Thousands of canceled flights and hundreds of thousands of passengers affected: A warning strike has a massive impact on air traffic. What sufferers need to know.
Passengers are affected by delays and many canceled flights due to the warning strikes by the Verdi union at several German airports. The airports in Frankfurt, Munich, Stuttgart and Hamburg have therefore stopped regular passenger operations this Friday. But airports such as Dortmund or Bremen are also affected by the planned work stoppages. In addition, even flights from airports where no strikes have been announced can be cancelled.
The airport association ADV expects around 2,340 flight cancellations in domestic and international air traffic and almost 300,000 affected passengers as a result of the warning strikes. How do those affected still reach their destination and what are the chances of compensation? We explain ...
... where passengers can find out whether their flight is affected.
The airline is the first point of contact here. Travelers should find out about the flight status there. Of course, you don't even have to go to airports that stop passenger operations. Munich and Frankfurt airports, for example, have expressly asked passengers not to come to the airport.
... how you can still reach your goal.
According to EU law, if the flight is canceled or delayed by more than three hours, the airline must offer alternative transportation. This can be rebooking on another flight or exchanging the flight ticket for a train ticket, which is often offered especially for domestic flights or connections to cities near the border such as Basel or Salzburg.
Lufthansa, for example, offers a service page for passengers affected by flight irregularities. A chat bot is supposed to support there, for example, with short-term rebookings.
Passengers don't have to wait forever for alternative transportation. You should ask the airline via email or a contact form to organize another travel option and set a deadline for feedback. Lawyer Paul Degott, who specializes in travel law, sees two to three hours as appropriate.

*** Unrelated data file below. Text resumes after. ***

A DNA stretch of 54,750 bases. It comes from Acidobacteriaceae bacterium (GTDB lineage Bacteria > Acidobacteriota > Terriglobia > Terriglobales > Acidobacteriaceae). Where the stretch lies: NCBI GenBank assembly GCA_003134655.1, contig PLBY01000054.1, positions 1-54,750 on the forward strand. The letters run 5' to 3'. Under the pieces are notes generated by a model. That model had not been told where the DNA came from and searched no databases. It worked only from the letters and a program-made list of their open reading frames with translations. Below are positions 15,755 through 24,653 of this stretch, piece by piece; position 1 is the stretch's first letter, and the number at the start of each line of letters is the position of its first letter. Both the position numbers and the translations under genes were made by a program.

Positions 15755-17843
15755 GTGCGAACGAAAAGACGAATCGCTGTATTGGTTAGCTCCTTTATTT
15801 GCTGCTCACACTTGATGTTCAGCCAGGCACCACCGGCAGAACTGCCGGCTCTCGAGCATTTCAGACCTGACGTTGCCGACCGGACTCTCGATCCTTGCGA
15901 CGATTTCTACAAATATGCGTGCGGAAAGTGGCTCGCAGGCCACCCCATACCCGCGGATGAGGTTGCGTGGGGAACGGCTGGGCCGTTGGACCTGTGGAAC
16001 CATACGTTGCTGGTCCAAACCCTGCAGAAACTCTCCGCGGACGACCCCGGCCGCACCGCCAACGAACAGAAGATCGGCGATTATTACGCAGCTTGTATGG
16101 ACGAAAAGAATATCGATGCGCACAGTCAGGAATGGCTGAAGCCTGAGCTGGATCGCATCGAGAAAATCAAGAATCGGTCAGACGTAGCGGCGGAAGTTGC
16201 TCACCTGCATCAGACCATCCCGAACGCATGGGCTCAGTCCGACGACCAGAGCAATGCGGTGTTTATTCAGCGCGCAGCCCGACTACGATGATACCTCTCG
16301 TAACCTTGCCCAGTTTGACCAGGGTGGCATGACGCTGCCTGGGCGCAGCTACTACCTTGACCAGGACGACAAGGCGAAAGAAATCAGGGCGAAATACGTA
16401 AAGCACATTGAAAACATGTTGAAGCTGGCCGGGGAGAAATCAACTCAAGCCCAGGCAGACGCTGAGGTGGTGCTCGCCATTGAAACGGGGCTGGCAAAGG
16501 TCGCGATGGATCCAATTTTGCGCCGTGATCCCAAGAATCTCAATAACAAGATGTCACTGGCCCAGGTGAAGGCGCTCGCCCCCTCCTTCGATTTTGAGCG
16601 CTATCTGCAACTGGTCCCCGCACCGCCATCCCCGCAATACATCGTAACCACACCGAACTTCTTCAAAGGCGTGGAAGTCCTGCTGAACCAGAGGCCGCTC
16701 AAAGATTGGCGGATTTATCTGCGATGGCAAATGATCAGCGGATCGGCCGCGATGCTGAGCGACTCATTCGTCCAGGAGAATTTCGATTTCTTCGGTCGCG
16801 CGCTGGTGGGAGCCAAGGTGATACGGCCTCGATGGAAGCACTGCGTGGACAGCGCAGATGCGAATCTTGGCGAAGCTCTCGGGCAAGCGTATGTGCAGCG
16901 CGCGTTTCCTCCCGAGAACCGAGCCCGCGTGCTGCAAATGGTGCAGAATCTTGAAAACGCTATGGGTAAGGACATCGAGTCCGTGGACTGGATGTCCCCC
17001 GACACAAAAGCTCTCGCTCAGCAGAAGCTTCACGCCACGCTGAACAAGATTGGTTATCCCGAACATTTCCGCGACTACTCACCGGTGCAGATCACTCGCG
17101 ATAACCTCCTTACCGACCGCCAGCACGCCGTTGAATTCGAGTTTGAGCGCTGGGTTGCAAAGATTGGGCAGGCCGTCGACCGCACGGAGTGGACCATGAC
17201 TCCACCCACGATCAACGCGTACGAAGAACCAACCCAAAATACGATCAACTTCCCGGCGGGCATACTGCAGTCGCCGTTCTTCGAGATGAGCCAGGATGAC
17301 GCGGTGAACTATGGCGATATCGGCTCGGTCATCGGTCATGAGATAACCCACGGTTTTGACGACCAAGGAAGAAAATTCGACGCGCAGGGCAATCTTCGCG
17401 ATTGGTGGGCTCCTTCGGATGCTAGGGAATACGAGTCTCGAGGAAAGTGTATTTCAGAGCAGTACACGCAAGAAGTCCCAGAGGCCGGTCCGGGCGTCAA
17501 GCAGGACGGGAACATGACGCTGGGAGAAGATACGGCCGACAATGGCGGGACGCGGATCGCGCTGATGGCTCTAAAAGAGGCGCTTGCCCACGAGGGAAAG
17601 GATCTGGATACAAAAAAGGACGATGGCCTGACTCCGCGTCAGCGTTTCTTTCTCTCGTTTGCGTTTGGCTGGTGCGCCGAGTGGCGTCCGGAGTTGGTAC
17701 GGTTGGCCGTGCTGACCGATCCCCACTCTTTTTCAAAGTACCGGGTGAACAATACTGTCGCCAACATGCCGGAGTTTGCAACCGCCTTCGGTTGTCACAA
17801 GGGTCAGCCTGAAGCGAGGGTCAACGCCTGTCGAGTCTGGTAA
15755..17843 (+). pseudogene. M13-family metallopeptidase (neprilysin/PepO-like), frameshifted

With this message, passengers should also announce that they would otherwise take care of alternative transport themselves and claim the airline for any additional costs incurred - such as for the new flight and any overnight stays. Degott explains: "This announcement is important so that the airline cannot make excuses in the end." It is important to keep invoices and receipts as evidence in such a case.
... what passengers are entitled to if they get stuck on the spot.
In the event of a cancellation or a flight delay of more than two hours, the airline must provide drinks and snacks, for example in the form of vouchers for restaurants at the airport. If the departure is postponed to the following day, the airline has to arrange a hotel stay and also ensure the transfer from the airport to there and back again.
... whether they can also ask for the money back for the ticket.
In the case of cancellations and delays of five hours or more, travelers also have the option of reclaiming the money for their ticket, including taxes and fees paid. But then you are also responsible for how you progress.
For this reason, travel lawyer Degott advises that it is better for the airline to insist on replacement transport by setting a deadline - and then to take care of it yourself if necessary and to have the costs reimbursed by the airline.
... which applies when passengers are traveling as package travelers.
You must contact your tour operator. He is responsible for arranging replacement flights. According to the consumer advice centers, holidaymakers could also hold their organizers responsible for costs caused by a delay caused by a strike, for example for food, accommodation, necessary taxi rides or telephone calls.
... what it looks like with possible compensation.
The EU Air Passenger Rights Regulation provides for compensation payments of 250 to 600 euros per passenger in the event of delays of three hours or more at the destination and short-term flight cancellations under certain conditions. Among other things, the length of the flight route is decisive for the height. To put it simply, whether passengers can claim these funds in the event of flight problems as a result of a warning strike depends primarily on who is actually on strike.
In the case of the warning strikes on Friday, the prospects for compensation are rather poor, according to Claudia Brosche from the passenger rights portal Flightright: These are strikes by airport staff and not strikes by airline employees or their subcontractors. For this reason, passengers are generally not entitled to compensation under EU law, since, according to the expert, "external airline strikes" are considered exceptional circumstances.
Still, the airlines aren't entirely out of duty. Nevertheless, according to Brosche, they would have to be able to prove that they tried by all means to prevent the delay or cancellation of the flight or to provide alternative transport as quickly as possible. "If they don't succeed, air travelers can still claim compensation."
Important to know: The right to replacement transport or reimbursement of the ticket costs exists in any case and regardless of whether passengers are also entitled to compensation.